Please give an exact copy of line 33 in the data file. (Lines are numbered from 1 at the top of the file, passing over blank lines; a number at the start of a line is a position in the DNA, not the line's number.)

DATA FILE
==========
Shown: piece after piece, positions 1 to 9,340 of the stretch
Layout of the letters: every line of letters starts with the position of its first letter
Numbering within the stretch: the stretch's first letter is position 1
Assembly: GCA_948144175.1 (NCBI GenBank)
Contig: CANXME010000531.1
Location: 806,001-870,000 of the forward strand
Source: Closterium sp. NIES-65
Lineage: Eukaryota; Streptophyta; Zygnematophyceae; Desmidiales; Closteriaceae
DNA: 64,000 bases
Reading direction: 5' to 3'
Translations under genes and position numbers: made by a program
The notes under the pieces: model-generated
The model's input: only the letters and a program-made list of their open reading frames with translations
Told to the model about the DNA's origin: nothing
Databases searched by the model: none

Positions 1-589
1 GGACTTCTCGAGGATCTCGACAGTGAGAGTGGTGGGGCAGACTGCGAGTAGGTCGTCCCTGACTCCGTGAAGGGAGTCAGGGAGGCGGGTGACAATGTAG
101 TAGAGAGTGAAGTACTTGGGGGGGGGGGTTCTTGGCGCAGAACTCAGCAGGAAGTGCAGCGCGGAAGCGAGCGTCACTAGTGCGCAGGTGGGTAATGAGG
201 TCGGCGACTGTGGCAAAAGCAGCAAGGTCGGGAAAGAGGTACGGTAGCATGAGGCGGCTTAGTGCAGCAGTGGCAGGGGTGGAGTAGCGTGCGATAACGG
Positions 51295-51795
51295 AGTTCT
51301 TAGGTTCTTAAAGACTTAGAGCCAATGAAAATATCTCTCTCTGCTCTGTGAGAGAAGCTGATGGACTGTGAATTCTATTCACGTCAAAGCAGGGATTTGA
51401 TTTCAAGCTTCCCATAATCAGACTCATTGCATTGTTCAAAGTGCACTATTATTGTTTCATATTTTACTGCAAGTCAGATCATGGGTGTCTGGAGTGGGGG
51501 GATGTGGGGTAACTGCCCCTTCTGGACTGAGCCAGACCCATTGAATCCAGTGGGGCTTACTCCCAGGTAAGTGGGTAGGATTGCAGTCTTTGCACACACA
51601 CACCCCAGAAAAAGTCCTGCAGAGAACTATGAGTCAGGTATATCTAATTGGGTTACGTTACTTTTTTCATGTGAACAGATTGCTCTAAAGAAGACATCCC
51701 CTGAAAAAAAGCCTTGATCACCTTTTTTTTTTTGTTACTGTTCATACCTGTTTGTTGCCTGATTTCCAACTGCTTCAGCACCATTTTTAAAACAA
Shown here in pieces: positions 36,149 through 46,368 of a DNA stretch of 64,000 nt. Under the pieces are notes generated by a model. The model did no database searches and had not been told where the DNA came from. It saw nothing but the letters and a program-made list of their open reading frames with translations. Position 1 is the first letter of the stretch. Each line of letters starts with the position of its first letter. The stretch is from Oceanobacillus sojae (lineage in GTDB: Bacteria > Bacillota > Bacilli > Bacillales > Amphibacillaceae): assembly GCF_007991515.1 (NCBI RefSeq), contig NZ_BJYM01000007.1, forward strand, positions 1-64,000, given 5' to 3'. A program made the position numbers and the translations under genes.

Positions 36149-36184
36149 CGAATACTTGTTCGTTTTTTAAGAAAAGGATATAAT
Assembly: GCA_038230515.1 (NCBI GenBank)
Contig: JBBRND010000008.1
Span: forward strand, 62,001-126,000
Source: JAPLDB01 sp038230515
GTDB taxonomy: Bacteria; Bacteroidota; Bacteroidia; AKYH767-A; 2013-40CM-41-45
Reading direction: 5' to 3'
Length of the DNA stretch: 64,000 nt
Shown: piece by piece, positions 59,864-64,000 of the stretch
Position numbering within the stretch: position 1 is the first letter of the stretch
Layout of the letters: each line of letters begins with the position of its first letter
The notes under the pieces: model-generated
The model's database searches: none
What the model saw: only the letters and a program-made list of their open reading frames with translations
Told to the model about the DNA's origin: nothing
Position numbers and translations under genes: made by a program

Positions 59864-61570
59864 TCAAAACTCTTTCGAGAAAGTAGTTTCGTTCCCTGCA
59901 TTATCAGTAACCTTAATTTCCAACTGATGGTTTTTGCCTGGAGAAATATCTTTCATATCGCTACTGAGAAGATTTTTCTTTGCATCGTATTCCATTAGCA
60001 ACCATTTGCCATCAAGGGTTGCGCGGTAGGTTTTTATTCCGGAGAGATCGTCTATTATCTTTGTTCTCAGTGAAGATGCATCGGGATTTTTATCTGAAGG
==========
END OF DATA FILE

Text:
Source: JAPLDB01 sp038230515